October 2019 Healthcare Data Breach Report

Share this article on:

There was a 44.44% month-over-month increase in healthcare data breaches in October. 52 breaches were reported to the HHS’ Office for Civil Rights in October. 661,830 healthcare records were reported as exposed, impermissibly disclosed, or stolen in those breaches.

This month takes the total number of breached healthcare records in 2019 past the 38 million mark. That equates to 11.64% of the population of the United States.

Largest Healthcare Data Breaches in October 2019

Breached Entity Entity Type Individuals Affected Type of Breach
Betty Jean Kerr People’s Health Centers Healthcare Provider 152,000 Hacking/IT Incident
Kalispell Regional Healthcare Healthcare Provider 140,209 Hacking/IT Incident
The Methodist Hospitals, Inc. Healthcare Provider 68,039 Hacking/IT Incident
Children’s Minnesota Healthcare Provider 37,942 Unauthorized Access/Disclosure
Tots & Teens Pediatrics Healthcare Provider 31,787 Hacking/IT Incident
University of Alabama at Birmingham Healthcare Provider 19,557 Hacking/IT Incident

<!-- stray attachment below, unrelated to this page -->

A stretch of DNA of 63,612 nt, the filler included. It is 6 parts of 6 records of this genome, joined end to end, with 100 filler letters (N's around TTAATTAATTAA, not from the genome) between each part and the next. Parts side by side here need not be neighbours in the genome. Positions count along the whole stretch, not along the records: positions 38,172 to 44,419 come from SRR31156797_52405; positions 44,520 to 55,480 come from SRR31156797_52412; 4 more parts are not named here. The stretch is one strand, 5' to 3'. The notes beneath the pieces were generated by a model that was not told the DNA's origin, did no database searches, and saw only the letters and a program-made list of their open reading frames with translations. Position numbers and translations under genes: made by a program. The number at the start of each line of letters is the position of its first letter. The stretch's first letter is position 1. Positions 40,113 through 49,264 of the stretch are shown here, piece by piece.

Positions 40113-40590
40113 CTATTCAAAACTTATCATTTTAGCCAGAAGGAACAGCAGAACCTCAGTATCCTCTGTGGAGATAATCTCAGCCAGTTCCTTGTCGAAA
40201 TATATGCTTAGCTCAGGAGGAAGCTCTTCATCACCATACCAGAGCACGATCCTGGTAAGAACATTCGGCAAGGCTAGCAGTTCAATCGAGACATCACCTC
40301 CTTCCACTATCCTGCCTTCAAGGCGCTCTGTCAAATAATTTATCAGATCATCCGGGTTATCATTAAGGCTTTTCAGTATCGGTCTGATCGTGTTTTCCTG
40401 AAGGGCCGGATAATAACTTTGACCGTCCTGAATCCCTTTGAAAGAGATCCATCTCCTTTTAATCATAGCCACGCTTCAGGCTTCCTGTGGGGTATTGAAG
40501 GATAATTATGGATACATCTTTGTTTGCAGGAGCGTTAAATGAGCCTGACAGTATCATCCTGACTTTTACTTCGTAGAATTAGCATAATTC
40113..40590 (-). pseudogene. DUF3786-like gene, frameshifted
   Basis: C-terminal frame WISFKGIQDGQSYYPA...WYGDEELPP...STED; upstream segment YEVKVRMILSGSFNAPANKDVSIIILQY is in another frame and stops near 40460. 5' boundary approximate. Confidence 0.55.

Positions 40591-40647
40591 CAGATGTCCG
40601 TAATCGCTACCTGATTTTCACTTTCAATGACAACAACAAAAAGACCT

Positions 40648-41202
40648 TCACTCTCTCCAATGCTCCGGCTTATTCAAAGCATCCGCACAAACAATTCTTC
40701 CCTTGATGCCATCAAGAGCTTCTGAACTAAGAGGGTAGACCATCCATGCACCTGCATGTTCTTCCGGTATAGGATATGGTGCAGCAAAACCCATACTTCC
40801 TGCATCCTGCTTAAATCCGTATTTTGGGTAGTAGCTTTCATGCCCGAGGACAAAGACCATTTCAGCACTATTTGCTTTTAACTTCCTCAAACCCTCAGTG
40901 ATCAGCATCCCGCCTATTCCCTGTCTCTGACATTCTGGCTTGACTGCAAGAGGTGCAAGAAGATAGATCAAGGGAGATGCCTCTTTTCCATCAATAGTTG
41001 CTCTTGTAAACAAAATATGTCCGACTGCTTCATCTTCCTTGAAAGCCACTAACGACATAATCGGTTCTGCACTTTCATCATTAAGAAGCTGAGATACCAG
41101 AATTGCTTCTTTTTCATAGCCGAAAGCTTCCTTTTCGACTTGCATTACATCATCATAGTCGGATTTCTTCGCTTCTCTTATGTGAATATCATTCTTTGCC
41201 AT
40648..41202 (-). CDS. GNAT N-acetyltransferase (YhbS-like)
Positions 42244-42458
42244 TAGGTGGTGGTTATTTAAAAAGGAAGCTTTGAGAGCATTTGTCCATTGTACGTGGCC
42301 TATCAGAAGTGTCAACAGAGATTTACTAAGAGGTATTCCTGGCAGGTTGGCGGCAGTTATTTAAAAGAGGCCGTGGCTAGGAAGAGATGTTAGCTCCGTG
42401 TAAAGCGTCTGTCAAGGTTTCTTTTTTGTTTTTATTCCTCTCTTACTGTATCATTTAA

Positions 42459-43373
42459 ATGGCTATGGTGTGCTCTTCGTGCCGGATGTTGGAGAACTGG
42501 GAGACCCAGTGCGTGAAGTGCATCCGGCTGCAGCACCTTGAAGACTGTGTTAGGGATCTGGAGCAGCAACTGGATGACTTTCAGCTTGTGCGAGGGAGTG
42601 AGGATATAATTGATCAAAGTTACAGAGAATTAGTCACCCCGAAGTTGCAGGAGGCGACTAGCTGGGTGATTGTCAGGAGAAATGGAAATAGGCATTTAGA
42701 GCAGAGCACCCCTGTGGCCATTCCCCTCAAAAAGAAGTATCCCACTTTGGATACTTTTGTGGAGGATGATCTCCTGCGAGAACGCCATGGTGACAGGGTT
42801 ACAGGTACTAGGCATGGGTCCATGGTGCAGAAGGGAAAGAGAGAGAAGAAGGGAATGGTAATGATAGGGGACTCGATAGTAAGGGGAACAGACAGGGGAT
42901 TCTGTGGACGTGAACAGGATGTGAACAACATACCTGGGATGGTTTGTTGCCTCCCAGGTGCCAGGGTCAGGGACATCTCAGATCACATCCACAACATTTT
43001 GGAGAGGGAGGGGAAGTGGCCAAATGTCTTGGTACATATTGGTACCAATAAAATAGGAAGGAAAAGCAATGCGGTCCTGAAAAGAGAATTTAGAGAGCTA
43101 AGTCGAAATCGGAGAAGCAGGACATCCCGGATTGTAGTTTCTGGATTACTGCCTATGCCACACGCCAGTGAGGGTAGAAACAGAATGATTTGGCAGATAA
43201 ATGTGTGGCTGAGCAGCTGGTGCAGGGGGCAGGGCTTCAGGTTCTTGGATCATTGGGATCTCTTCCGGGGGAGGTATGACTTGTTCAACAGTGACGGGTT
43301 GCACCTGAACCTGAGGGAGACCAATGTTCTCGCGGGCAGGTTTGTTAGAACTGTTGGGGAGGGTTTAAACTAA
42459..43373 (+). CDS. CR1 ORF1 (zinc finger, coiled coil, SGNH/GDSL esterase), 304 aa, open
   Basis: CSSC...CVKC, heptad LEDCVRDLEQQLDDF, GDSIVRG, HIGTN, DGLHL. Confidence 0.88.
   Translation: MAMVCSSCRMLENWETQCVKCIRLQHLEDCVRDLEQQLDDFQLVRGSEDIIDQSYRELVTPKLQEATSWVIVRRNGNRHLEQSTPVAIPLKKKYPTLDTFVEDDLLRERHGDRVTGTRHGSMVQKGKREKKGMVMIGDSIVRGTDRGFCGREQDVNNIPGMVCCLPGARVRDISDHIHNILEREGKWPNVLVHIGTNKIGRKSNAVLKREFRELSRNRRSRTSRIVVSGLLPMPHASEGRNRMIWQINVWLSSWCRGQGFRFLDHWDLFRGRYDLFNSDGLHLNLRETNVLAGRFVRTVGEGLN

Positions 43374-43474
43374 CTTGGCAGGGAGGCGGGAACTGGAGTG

Prisma Health – Midlands Healthcare Provider 19,060 Hacking/IT Incident
South Texas Dermatopathology Laboratory Healthcare Provider 15,982 Hacking/IT Incident
Central Valley Regional Center Business Associate 15,975 Hacking/IT Incident
Texas Health Harris Methodist Hospital Fort Worth Healthcare Provider 14,881* Unauthorized Access/Disclosure

The largest healthcare data breach in October was reported by Betty Jean Kerr People’s Health Centers and was the result of a ransomware attack. At the time of issuing notifications, files that were encrypted in the attack remained locked. The decision was taken not to pay the ransom demand, but it was not possible to restore files from backups. Those files contained the health information of 152,000 patients.